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Beware the Ides of April

snow in April

 
 

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More Winter

Adolfo as St. Nick ( the snow was too deep to drive the cake to the waiting critters. Note the magpie who was riding the grub line.

Adolfo as St. Nick ( the snow was too deep to drive the cake to the waiting critters)

 

 

I feel like I’ve stepped into “Dr. Zhivago” with piles of deep snow everywhere. It’s more like an old-fashioned winter, and we are glad to have lots of hay in the stacks. Luckily the temperatures aren’t very cold (relatively speaking) and it just keeps snowing. I know this is making our friends in California very happy! Glad to help out, folks, but you could come help shovel the sidewalks!

 

winter waiting

Note the magpie who was riding the grub line.

 

Llamas on the feed line

Llamas on the feed line

waiting for feed in the Wyoming Field

waiting for feed in the Wyoming Field

 

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Sadie the Border collie, Ranch Supervisor

Sadie supervising the bucks going up the hill

Sadie supervising the bucks going up the hill

X marks the spot, sheep

X marks the spot

Quoth the crow, "Nevermore"

Quoth the crow, “Nevermore”

 
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Posted by on January 12, 2015 in Animals, Nature and Wildlife, Sheep

 

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Out like a lion

snow by the old barn

snow by the old barn

cows waiting for the sunset

cows waiting for the sunset

 

 

 

We woke up this morning to almost a foot of fresh snow. We are starting to get some calves on the ground (or in the snowbank!) but yesterday’s wind had quit and it is pretty warm. This good wet snow will do us a lot of good.

Lilacs in waiting

Lilacs in waiting

Yup--those are ducks on the pond

Yup–those are ducks on the pond

likewise the honeysuckles

likewise the honeysuckles

 

 
 

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Winter’s comin’ on

It begins. 10 p.m. on October 3rd.

It begins. 10 p.m. on October 3rd.

Honeysuckle bushes at 7 a.m., October 4th.

Honeysuckle bushes at 7 a.m., October 4th.

first big snow

Haystack with flags, 8 a.m., October 4th.

 
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Posted by on October 4, 2013 in Events

 

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April is (again!) the cruelest month

April is (again!) the cruelest month

Our prayers were answered, and April has brought us showers, sort of.  A week and a half of blizzards, wind and freezing weather has brought us blessed moisture, but at a terrible cost.  We know–really we do–that a foot of wet snow will bring us green grass in a few weeks.  We had begun to despair of much-needed moisture, and were trying to figure out how to get through the summer with dry conditions and no feed left over from last year.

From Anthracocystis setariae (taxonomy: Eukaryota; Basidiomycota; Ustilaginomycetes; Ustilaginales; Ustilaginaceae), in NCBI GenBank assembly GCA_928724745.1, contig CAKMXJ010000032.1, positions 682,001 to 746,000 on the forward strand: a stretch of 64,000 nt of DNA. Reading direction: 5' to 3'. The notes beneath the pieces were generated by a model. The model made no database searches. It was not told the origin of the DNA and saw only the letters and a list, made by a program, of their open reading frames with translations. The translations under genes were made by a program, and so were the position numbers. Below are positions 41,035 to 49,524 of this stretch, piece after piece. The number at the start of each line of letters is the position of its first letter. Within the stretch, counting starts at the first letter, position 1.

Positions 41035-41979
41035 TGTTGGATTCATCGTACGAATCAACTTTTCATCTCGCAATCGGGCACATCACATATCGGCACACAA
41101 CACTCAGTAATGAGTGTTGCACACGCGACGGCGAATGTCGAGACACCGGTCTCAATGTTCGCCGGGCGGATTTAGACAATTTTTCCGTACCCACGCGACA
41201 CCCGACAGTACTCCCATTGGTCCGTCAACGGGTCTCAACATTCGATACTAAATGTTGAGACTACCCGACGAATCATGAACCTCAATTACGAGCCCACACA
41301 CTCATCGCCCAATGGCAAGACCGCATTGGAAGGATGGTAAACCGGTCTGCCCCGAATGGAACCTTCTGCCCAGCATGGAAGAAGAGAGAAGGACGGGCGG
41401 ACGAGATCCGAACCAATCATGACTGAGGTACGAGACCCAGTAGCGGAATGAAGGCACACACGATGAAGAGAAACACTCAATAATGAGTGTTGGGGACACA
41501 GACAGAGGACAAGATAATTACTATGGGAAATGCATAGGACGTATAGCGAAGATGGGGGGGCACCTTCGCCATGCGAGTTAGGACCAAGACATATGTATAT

While these storms have brought us up to above 100 per cent on our snowpack, they came while many of our neighbors were calving on the open range.  We are calving some of our cows and heifers, and shed lambing our purebred sheep, Hampshire and Rambouillet, which we raise our own bucks from. The winds were so high, and variable that it crept in every crack in the lambing sheds.  The oldest shed has a lot of cracks, which we usually figure are good for air circulation (less respiratory ills).  This time, for the first time I can remember, lambs actually died from the weather, in the shed.

On the Red Desert we were getting ready to trail out, but the high winds caused the sheep to blow out, and mix with a neighboring herd.  It took a few days to gather them up and sort them out, but they were finally able to “hit the trail” for the lambing ground.

We also lost several calves to the severe weather, but again, we had shelter nearby and I know that our losses were not nearly as bad as some of our neighbors who range calve.  Several of them said that they won’t know their losses until they gather the cows for branding.

The storms have done us more good than harm, because no moisture means no summer feed.  Some nice warm rains would be nice.

dead lamb in the lambing shed

dead lamb in the lambing shed

Cows and sheep huddled against the fences

Cows and sheep huddled against the fences

Snow-covered dead lamd

Snow-covered dead lamb

Live (!) calf in the calving

Live (!) calf in the calving barn

loader with dead lambs (wrong date on Richar's camera!)

Loader with dead lambs (wrong date on Richar’s camera!)

Pregnant ewes in sheltering in front of the lambing shed

Pregnant ewes sheltering in front of the lambing shed

 
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Posted by on April 20, 2013 in Animals, Folks, Peruvian sheepherders, Sheep

 

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Stolen kisses

Sunset, December 29, 2012

Sunset, December 29, 2012

Snowflakes brush like kisses
stolen as Old Man Drought
looks the other way
not seeing sweet soft touches
that fall like caresses
filling the spaces
where dry has slowly,
inexorably pushed and sucked
and laid bare the rise and fall
of landscape.

Snow falls and falls
and fills the thirsty land,
the creekbeds and ponds,
the rills and runs of arroyos
dry so long,
now filled with promise
of flood and flash and
a possible future
of spring grass.

A spring that could be
green with feed
for those who hunger–
grasses fed by winter snows
that kiss the earth with wet
and the promise of rain.

Maybe drought’s doom
will not curse us forever.
Maybe these snowflakes
sent like kisses, wet brushes
against our cheeks
portend a promise
of green and grass
and prosperity.

A lover’s kiss.
Take that
Old Man Drought.

 
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Posted by on December 29, 2012 in Nature and Wildlife, Poetry

 

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